Finally I got all the way down, and into HeBei Province, stopping along the way several times to ask which way to HanDen. The distance markers were gone because of the construction so I needed reassurance that I was still going the right direction. The last place I stopped was at an overpass where two lanes were finished and two were under construction. On the unfinished lanes was another ice cream vendor so I stopped for a rest and to have him look at my map. He showed me where I was, and it was not anywhere near where my road 309 is shown on the map. He said it was a "new 309." On the road below us was what looked like a hotel, which the ice cream vendor verified. I think if there had been actual access roads I would have stopped there for the night, but all I could see were trucks and buses kicking up huge clouds of dust on rough tracks they had worn into the dirt as they made the transfer from down to up and vice versa. I decided that I had had enough dust for the day, and since I was still going mostly down hill I would continue.

Ended up in WuAn, at the WuAn Bing Guan, which was blessedly air conditioned, though only barely. It was built many years ago with central air, which was getting a bit tired. I didn't have a thermometer, but I don't think I have been anywhere as hot since I was in Turkmenistan in 1996. The next day was overcast, so not so hot, but very humid. Even though I rode right along, thus creating a breeze, my shirt was soaking wet by the end of the day.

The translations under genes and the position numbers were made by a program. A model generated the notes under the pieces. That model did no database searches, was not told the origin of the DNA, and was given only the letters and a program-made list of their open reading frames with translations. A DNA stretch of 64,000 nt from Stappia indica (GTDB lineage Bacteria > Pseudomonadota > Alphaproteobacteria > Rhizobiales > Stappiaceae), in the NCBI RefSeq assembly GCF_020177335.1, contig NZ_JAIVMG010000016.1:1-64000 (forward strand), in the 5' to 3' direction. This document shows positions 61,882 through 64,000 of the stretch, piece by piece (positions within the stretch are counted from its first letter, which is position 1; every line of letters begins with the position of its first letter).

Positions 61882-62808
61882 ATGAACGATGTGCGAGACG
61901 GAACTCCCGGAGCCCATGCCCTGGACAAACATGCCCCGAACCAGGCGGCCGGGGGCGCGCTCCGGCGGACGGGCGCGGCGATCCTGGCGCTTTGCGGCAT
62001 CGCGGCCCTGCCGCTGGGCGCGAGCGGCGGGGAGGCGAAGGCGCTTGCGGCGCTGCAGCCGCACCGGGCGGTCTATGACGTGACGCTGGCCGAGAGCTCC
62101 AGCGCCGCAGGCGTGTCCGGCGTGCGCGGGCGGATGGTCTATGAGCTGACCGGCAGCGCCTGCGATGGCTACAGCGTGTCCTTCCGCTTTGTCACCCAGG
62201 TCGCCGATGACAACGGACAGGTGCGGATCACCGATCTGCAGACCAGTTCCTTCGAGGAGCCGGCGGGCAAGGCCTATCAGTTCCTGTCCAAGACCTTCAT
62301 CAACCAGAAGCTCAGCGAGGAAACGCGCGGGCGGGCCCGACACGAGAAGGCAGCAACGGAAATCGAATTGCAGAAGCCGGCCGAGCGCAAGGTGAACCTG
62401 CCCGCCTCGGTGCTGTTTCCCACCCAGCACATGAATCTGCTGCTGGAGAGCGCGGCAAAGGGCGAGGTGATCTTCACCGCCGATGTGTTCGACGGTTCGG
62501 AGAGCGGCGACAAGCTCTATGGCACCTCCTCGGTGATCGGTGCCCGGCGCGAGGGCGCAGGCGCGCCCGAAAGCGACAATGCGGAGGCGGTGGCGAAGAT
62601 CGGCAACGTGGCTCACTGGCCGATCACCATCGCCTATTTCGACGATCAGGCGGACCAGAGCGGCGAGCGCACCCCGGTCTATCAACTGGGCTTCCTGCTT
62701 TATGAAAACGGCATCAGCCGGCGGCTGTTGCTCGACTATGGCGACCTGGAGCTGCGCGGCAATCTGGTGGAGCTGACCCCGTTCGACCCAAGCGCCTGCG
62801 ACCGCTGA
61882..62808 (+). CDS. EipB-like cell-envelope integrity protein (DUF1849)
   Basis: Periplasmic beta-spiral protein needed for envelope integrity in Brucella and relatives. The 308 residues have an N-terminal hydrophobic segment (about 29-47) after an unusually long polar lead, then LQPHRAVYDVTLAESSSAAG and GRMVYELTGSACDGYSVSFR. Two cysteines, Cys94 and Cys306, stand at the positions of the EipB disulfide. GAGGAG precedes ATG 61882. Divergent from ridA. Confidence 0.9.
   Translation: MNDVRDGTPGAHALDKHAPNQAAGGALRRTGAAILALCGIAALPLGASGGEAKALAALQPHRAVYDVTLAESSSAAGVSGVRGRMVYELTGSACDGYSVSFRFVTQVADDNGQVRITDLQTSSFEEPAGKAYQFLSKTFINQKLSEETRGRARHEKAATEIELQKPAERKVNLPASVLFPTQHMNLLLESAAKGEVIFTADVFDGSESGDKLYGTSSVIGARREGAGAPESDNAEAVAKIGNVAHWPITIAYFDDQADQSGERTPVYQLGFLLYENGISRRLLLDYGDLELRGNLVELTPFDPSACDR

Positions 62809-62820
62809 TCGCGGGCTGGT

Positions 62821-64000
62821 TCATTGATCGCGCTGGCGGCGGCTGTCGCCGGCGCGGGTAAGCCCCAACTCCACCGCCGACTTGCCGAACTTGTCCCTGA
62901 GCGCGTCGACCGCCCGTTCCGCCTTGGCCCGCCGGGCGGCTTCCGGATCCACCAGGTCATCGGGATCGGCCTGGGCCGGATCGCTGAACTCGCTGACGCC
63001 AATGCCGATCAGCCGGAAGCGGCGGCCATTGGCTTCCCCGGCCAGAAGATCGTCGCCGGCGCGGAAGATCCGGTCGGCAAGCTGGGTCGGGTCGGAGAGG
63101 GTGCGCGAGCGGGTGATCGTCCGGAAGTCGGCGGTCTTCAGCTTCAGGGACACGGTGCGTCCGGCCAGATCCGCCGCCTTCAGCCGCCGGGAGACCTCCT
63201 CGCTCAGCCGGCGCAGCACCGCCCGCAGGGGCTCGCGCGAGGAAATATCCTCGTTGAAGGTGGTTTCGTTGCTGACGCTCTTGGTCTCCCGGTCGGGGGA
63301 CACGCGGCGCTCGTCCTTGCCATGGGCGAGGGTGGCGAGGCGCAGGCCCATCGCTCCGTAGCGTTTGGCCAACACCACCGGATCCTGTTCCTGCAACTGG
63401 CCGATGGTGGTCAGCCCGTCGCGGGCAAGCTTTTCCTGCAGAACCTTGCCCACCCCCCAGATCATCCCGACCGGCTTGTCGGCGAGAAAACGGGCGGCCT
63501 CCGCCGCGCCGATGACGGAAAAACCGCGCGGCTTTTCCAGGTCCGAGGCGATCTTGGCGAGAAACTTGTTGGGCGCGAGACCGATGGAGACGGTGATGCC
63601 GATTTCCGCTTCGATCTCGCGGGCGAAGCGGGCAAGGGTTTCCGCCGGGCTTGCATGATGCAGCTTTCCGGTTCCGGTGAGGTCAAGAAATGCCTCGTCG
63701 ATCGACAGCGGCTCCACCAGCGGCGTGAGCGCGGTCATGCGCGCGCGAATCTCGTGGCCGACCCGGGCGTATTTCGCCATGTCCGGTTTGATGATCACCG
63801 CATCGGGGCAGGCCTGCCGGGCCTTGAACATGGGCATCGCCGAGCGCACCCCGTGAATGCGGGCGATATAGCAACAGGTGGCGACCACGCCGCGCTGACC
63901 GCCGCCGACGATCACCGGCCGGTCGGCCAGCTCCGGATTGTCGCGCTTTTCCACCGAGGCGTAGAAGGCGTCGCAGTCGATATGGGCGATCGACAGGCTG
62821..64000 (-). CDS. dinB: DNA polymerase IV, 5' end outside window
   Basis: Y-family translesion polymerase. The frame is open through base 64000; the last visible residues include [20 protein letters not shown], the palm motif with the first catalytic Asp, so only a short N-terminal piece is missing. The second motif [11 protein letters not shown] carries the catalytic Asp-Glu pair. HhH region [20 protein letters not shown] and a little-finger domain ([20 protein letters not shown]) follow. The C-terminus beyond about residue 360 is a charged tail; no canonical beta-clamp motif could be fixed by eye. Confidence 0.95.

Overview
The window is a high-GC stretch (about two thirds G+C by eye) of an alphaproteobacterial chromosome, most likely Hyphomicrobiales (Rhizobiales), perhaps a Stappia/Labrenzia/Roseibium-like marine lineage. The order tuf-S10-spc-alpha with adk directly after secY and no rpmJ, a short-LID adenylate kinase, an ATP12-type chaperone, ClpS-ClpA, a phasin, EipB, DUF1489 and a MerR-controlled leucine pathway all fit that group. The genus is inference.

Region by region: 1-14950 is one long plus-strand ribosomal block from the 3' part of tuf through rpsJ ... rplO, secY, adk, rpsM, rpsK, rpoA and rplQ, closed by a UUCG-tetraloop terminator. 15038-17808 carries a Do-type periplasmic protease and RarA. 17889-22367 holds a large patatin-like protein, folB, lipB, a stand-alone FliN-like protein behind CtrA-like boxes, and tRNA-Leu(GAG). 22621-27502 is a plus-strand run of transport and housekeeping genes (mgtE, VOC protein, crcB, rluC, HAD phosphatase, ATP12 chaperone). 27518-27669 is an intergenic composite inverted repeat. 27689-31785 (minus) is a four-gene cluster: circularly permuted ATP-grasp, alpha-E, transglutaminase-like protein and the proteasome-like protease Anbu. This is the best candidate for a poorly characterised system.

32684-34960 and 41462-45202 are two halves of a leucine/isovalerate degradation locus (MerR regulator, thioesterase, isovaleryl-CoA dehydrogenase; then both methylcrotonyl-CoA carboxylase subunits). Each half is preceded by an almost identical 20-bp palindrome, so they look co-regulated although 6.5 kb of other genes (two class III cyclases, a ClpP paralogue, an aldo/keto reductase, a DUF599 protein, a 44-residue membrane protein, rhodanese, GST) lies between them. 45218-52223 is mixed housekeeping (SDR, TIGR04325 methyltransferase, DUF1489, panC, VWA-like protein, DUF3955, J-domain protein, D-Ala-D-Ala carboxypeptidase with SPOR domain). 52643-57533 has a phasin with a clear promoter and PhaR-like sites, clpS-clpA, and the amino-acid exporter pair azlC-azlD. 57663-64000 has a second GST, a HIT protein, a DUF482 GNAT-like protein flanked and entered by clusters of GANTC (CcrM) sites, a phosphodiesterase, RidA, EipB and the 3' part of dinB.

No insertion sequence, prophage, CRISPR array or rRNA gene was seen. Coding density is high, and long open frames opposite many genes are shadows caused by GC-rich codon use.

Then came Shandong, and what I had hoped would be smooth (finally finished here in the east, I thought) roads, but no such luck. Yes, the roads that were finished were smooth, but it seems that everywhere I turned there was more construction. Even the road that I went on to avoid construction in one place ended up being under construction itself on another place.

The only thing worth mentioning before the last couple of days is the route into JiNan, the capital of ShanDong. It was time to cross the Yellow River for the third and last time. When route 309 enters ShanDong, it is well south of JiNan, but then goes well north of the city to cross the river. According to the map, there is a small road that crosses without going so far north, and then joins the main east-west road across the city, without having to go clear through the city from north to south as well. And sure enough where that road branches off there is a sign that say something about western JiNan, so I took it. The next thing I knew I was on top of a levee looking down at a pontoon bridge across the river. I crossed, and then climbed onto the levee on the other side and rode on that for about 20km into the city. From there it was a straight shot through and out the other side, all in the same day. I so dislike being in big cities on my bicycle.